Clare Rees, Managing Director – Bell & Whistle brand management / The Library of Fragrance Ltd

When I was little my Dad worked overseas a lot, but I remember that each time he returned home, the familiar, comforting scent of his leather jacket always accompanied his big hugs. I can remember the scent even now – it was entirely unique to him and the aged, soft jacket that he always wore. Skip forward to when I first started to really take a an interest in fragrance and started to research the notes within the bottles of my [fairly expansive!] collection, imagine how mad it was to learn that every single bottle that I loved and wore regularly, featured a leather note in its composition.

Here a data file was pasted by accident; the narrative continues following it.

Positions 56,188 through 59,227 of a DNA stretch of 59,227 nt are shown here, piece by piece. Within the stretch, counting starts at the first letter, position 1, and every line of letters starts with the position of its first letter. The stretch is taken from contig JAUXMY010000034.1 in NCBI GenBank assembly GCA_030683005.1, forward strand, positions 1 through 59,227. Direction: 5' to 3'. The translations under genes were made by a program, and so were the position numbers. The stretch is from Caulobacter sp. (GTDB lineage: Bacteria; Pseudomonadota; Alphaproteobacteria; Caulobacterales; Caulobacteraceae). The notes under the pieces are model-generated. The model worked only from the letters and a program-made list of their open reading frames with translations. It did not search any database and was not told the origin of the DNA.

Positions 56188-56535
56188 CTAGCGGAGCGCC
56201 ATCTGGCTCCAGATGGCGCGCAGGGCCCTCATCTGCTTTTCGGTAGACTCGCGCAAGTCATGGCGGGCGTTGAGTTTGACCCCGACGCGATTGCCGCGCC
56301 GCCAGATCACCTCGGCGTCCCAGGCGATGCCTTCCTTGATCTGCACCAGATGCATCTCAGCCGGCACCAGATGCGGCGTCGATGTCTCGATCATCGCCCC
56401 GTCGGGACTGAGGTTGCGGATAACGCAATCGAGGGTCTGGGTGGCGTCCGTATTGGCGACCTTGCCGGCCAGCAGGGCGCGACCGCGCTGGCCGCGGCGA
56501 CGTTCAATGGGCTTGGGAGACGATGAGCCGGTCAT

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Carson Parkin-Fairley, Editorial Assistant at The Perfume Society

Damp earth. I spent most of childhood holidays in campsites around the country in the pouring rain. Of course it doesn’t matter at that age, no amount of torrential rain would ever dampen the thrill of meeting new friends and starting a thousand secret societies. A memory I hold dear is from all those nights in my bunkbed. We had a VW camper van, Mr Jones, and the roof would push up with and small bunkbeds would pull out from the sides. Lying there in my sleeping bag, all tucked up and warm, and looking out on the rain at night through the cloudy old plastic window, the smell of damp earth, that was always present in Mr Jones, filled my nostrils, and I don’t think I’ve ever felt more content. Now when I camp I feel satisfied, smelling the earth, hearing the rain patter down, whilst being all wrapped up and warm.